In the wake of the shocking sentencing of environmental activist Evgenii Vitishko on February 12, I had a feeling that by silencing one of the more prominent scientists to document environmental impacts of the games’ preparations, that maybe, just maybe, the authorities had given themselves a closing ceremony of sorts on the years-long campaign to harass, intimidate, deter, and muzzle critics of Sochi 2014. After all, Vitishko’s sentencing came just days after a stunning wave of detentions of peaceful protestors in three cities in conjunction with demonstrations linked to the Winter Games’ Opening Ceremonies. Surely, with the Olympics fully underway this week and Russia finally basking in its Olympic glow, the authorities had done enough to stifle criticism and activism.
But it was not to be.
The news started rolling in early Monday morning: Sochi authorities detained local activist David Hakim for his one-person picket holding a small poster in support of Vitishko. Far from the Olympic crowds and spotlight, Hakim’s main audience seemed to be police and human rights activists. And yet, even this simple, sincere cry from the heart in support of a brother-in-arms for the protection of a Sochi radically changed by Olympics had to be met with police interference. Even one-person pickets, which typically do not require permission from the authorities, are banned in Sochi under a sweeping decree handed down by President Vladimir Putin in advance of the games. Hakim was quickly swept off to an administrative hearing and handed a sentence of 30 hours compulsory work, a sort of community service, Russian-style.
This was not Hakim’s first go round with local authorities. Police followed and tried to question him after he held a one-person picket in December, also in support of Vitishko.
In an unrelated case, also on Monday, Sochi authorities detained environmental activist Olga Noskovets, claiming she illegally entered one of the security zones set up for the Olympic Games. Noskovets insists that there was no sign on the road demarcating the zone. Authorities held her for about seven hours before releasing her. Like Hakim, Noskovets also probably knew the drill with the authorities – on December 25, 2013, Sochi police had called her in for questioning about possible “extremist” activities.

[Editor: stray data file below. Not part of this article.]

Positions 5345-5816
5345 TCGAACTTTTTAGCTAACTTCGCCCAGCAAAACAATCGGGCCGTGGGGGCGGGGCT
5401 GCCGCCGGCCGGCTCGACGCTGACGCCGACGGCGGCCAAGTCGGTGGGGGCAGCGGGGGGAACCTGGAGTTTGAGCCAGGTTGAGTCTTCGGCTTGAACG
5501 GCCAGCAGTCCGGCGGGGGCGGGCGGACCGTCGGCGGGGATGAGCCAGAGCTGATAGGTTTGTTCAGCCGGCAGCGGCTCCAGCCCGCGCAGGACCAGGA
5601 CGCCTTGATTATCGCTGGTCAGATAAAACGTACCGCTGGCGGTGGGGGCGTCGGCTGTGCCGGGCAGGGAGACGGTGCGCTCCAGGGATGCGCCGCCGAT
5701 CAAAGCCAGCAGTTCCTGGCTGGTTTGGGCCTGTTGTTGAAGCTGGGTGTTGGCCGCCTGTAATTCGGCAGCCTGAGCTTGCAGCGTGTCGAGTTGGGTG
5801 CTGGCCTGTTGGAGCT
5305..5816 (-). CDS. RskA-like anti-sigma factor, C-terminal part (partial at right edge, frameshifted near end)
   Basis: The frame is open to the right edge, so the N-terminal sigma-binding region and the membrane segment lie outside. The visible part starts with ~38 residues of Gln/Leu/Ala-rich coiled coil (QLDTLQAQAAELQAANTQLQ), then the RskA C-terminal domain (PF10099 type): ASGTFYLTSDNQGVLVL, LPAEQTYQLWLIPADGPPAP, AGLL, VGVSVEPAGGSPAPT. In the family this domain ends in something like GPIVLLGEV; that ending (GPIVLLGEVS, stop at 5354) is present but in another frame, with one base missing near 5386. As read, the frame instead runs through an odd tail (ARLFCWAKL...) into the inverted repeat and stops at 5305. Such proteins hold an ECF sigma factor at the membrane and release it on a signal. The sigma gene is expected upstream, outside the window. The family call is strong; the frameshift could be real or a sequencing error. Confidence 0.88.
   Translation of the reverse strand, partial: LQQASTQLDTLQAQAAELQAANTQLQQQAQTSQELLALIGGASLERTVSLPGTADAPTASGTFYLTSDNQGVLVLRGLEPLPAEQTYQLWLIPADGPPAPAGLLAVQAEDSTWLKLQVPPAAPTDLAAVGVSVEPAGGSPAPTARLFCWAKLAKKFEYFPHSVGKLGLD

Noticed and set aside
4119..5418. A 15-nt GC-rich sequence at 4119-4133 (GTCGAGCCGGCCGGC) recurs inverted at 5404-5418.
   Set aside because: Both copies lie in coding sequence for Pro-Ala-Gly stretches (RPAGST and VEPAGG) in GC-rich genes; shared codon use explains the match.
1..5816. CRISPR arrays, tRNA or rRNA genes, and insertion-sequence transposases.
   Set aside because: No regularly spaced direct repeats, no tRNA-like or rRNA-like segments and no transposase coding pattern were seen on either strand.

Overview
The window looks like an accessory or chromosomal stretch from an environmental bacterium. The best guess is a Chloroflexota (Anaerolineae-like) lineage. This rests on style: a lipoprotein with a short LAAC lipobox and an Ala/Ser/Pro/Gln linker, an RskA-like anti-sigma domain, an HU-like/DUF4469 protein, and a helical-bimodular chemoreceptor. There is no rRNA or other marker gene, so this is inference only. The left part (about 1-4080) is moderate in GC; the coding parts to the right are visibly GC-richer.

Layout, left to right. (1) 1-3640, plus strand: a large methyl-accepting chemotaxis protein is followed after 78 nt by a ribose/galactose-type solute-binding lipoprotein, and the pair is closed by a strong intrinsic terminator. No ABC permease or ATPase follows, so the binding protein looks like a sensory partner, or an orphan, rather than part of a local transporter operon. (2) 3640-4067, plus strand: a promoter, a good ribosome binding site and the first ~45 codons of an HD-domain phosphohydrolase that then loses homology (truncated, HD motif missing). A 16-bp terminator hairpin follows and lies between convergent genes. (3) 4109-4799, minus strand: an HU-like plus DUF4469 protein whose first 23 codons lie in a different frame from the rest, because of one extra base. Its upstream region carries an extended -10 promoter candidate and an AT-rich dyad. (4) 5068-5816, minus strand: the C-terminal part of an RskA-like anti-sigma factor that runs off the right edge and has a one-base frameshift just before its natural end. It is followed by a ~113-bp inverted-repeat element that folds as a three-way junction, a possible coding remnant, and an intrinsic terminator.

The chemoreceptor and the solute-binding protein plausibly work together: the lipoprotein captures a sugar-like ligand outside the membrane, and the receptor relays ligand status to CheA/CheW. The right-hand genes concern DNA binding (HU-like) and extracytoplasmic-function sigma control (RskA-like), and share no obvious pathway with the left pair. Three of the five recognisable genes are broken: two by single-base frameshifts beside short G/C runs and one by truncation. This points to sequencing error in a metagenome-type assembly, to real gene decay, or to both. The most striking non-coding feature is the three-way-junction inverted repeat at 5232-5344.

On February 16 and again on February 17, police briefly detained and released Vladimir Luxuria, a transgender former member of the Italian Parliament, in the Olympic Park. According to media reports, Luxuria was wearing the gay pride movement’s signature rainbow color, holding a banner that said “Gay is OK” in Russian and shouting slogans in support of LGBT-rights. In June 2013 Russia's parliament passed a discriminatory law banning so-called “gay propaganda” to minors.
Just a few days earlier, on February 14 authorities stopped Circassian minority rights activist Asker Sokht as he was driving with his young daughter towards his home in the Republic Adygea, north of Sochi. Police aggressively searched Sokht’s car, then detained him. Following a hasty hearing, a judge sentenced Sokht to seven days detention. Sokht told friends that he believes his detention is in retaliation for his recent criticism of the Olympic opening ceremony.
Earlier this month and in December, the authorities targeted a number of Circassian activists for detention, questioning and in some cases administrative arrest. Many of them have challenged the Russian government’s decision to host the Olympic Games in Sochi, which they consider their ancestral homeland.
The takeaway for me from these latest events? Truly, hope is the last thing to be lost. But if the crackdown on activists ahead of the Sochi games was bad, and the crackdown on activists during the games was no better, I am steeling myself for what lies ahead, as this campaign to silence critics appears to know no reprieve.